Skilled, qualified, professionally certified General Welders can work anywhere in the world and provide services in harshest of environments. For these accomplished professionals, the monetary rewards can be significant.

There is a highly complex range of welding skills: the different arc welding processes require different levels of manual dexterity, knowledge and skill to avoid making defective welds. There are a wide range of metallic materials that can be welded, each with different properties and behaviours.

Entry requirements

Practical skills are considered as important as academic ability and the employer will set their own specific selection criteria. However, the candidate should ideally have at least D grades in their English and Mathematics. The learner will be required to successfully achieve qualifications at level 1 in English and Mathematics and also to have taken examinations at level 2, for both subjects, within the period of apprenticeship if not already achieved.

Study, assessment and qualifications

The vast majority of this Level 2 Apprenticeship Standard is delivered at the Apprentice Welders place of work. However, the Apprentice Welder will achieve a C&G Level 2 Certificate in Welding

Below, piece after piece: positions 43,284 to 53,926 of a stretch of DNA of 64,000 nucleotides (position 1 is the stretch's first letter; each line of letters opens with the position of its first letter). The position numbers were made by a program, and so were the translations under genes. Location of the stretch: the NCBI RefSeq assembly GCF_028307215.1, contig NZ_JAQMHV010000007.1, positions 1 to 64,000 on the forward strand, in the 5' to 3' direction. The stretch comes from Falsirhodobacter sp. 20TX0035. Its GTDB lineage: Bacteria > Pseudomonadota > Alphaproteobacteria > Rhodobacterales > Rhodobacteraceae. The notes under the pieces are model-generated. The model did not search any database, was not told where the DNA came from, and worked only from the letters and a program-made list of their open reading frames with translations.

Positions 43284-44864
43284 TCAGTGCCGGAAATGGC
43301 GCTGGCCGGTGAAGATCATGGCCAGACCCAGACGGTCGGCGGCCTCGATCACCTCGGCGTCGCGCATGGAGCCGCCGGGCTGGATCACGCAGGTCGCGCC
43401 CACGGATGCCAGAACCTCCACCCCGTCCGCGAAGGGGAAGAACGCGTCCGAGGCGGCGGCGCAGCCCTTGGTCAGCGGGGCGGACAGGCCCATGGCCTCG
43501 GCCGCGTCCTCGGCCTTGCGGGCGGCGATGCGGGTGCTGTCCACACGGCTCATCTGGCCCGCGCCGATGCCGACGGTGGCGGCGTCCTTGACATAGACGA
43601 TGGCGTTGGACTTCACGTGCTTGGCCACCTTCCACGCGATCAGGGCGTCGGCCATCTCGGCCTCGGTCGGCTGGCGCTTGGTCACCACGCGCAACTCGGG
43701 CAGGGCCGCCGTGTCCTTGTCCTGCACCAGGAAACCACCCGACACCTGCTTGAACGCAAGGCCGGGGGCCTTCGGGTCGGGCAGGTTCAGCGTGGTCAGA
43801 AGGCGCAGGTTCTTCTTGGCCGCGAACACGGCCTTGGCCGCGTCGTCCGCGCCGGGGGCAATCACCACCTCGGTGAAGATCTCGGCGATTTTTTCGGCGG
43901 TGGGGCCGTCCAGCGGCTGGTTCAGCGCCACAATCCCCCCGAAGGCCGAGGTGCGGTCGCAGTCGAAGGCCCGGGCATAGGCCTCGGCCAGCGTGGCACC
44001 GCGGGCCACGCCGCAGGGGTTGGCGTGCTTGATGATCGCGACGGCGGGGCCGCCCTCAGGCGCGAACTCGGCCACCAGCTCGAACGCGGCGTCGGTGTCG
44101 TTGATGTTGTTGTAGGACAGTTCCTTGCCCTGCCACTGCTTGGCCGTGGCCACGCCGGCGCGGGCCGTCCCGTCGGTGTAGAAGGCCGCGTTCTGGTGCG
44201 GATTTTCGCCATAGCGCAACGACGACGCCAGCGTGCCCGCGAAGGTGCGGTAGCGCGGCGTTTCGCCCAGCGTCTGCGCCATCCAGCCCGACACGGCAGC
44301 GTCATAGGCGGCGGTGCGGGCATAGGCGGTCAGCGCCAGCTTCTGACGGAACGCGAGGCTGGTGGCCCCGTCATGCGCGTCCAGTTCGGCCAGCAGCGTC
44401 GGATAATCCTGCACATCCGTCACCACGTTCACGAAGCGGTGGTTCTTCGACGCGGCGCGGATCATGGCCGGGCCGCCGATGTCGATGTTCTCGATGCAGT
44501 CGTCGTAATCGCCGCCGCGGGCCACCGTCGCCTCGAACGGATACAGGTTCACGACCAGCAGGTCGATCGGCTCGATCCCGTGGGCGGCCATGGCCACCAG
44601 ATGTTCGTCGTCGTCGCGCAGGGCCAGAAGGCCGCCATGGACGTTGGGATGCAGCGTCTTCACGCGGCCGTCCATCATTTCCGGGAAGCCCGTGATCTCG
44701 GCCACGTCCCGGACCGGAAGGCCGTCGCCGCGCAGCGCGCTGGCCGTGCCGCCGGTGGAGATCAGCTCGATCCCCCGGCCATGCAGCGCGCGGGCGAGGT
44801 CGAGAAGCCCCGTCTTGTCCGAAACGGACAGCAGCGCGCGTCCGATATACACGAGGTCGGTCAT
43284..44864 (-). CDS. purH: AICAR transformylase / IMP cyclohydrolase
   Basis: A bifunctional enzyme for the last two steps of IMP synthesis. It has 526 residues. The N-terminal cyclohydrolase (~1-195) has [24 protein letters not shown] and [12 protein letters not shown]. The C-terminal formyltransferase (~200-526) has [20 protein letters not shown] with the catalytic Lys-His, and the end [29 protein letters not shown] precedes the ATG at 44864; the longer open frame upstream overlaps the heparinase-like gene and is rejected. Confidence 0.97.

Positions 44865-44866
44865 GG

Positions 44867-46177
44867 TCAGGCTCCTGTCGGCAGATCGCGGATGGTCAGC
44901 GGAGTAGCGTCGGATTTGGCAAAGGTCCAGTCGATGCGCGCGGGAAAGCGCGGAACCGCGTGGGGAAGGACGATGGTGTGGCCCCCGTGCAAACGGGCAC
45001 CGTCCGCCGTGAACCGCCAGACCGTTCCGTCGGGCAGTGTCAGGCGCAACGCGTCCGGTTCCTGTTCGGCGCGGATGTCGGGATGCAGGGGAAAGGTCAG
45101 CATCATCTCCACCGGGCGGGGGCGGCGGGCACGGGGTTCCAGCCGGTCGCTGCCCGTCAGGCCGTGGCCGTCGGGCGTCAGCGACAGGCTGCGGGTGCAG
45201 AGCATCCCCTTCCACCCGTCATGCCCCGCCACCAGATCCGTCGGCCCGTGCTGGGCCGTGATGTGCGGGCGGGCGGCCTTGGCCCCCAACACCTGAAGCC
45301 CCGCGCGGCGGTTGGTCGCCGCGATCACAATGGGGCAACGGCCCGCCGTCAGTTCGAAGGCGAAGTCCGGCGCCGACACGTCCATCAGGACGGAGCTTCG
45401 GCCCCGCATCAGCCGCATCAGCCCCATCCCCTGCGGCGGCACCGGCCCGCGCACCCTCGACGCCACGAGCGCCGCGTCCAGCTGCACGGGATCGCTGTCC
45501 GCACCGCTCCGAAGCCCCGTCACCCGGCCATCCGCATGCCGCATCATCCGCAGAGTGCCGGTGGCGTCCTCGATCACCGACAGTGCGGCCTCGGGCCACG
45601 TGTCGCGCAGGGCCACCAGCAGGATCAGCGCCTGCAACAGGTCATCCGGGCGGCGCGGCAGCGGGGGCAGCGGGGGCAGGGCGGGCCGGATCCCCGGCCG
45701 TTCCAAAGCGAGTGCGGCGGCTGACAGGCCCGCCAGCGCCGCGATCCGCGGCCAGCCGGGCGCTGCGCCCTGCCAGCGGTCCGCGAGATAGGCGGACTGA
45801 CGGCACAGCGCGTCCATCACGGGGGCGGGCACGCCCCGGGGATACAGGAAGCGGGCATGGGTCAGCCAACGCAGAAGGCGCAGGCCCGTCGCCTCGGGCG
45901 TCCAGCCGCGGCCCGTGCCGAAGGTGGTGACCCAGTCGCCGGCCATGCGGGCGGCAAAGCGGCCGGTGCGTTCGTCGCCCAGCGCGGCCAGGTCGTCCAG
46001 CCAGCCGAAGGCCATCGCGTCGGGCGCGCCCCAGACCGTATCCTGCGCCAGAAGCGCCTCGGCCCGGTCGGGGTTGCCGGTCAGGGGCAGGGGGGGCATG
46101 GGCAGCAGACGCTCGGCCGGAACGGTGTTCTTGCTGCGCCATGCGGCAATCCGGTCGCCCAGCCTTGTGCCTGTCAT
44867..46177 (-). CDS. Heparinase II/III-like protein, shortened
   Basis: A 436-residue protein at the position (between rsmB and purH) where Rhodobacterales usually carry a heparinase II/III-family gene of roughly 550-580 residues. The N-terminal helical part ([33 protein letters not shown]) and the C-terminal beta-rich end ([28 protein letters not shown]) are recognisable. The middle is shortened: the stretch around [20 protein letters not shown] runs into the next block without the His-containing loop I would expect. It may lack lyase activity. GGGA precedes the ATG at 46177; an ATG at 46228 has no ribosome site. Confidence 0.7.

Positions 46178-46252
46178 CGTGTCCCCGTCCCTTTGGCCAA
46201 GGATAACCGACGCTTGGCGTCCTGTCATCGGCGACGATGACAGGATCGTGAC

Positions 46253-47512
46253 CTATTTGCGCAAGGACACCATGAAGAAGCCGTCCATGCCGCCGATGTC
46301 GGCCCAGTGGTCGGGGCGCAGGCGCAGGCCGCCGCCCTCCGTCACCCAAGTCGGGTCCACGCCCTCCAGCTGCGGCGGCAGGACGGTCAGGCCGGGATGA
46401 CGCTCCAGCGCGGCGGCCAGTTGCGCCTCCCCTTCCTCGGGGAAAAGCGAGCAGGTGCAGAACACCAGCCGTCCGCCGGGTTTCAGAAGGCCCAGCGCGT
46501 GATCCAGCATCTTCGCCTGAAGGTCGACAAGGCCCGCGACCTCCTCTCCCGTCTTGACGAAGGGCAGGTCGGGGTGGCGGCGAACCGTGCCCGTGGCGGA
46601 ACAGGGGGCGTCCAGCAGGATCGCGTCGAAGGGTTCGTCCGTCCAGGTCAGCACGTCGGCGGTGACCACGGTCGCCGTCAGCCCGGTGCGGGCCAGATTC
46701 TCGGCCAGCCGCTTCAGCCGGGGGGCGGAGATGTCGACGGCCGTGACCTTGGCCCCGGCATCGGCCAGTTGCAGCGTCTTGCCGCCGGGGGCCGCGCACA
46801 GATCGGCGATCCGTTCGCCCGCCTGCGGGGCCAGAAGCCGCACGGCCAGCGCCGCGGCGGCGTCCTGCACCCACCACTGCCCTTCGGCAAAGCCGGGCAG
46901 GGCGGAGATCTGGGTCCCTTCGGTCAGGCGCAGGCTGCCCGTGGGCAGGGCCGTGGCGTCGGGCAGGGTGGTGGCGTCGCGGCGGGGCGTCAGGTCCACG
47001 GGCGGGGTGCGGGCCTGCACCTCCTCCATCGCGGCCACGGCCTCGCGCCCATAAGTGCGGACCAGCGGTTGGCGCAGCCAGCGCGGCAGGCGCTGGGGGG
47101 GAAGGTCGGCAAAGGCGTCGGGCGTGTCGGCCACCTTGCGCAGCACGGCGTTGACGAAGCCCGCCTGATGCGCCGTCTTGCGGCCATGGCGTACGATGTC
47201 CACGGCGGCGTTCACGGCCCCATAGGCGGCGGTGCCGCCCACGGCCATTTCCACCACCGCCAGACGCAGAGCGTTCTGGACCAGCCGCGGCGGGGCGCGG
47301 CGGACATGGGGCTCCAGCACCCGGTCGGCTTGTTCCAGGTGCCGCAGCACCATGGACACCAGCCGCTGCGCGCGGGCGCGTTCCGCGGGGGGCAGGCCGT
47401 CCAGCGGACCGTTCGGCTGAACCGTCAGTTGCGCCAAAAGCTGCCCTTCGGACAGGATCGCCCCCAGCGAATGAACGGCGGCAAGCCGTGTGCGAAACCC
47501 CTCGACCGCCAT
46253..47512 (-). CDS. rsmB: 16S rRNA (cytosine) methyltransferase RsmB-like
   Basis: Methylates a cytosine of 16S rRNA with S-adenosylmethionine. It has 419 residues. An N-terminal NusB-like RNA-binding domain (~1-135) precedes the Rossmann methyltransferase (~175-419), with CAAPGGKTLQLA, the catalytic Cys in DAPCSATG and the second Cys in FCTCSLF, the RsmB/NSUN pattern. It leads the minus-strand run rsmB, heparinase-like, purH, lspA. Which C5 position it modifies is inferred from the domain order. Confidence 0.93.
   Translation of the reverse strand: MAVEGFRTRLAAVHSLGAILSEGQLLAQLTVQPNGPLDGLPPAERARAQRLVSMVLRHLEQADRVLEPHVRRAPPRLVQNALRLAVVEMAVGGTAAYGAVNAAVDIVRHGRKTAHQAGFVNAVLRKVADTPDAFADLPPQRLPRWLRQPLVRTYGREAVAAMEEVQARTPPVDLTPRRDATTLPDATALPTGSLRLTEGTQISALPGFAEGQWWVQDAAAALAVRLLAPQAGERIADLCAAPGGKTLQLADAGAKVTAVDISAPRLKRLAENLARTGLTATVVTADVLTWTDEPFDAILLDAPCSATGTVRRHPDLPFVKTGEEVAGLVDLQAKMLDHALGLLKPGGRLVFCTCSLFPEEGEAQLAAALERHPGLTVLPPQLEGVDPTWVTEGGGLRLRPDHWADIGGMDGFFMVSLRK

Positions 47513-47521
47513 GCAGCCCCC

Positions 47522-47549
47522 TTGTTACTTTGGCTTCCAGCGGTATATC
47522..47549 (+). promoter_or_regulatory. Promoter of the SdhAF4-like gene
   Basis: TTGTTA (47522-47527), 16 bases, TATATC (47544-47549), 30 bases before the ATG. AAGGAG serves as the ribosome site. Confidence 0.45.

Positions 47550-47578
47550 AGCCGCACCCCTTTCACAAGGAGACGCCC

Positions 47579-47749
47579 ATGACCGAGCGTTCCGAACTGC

General Welders will have the skill to:

  • Produce good quality welds using two welding process/material type combinations (TIG, MMA, MIG/MAG, FCAW) and (Carbon and Low Alloy steel, High Alloy Ferritic/Martensitic Steel, Austenitic Stainless Steel, Nickel and Nickel Alloys, Aluminium and Aluminium Alloys) in two welding positions (Downhand, Horizontal, Vertical, Overhead).
  • Attain a qualification in accordance with one of the following standards: ISO 9606 / ASME IX / BS4872 / AWS D1.1, determined by the employer. N.B. These qualifications are regarded as licences to practice in welding.
  • Achieve a quality of work to meet international standards for dimensional and surface inspection (Visual, Magnetic Particle Inspection and Dye Penetrant Inspection).
  • Position, prepare and check the welding equipment.
  • Receive, handle and maintain consumables
  • Prepare, check and protect materials and work area ready for welding.
  • Complete and check the finished weld ready for inspection and report into the production control system.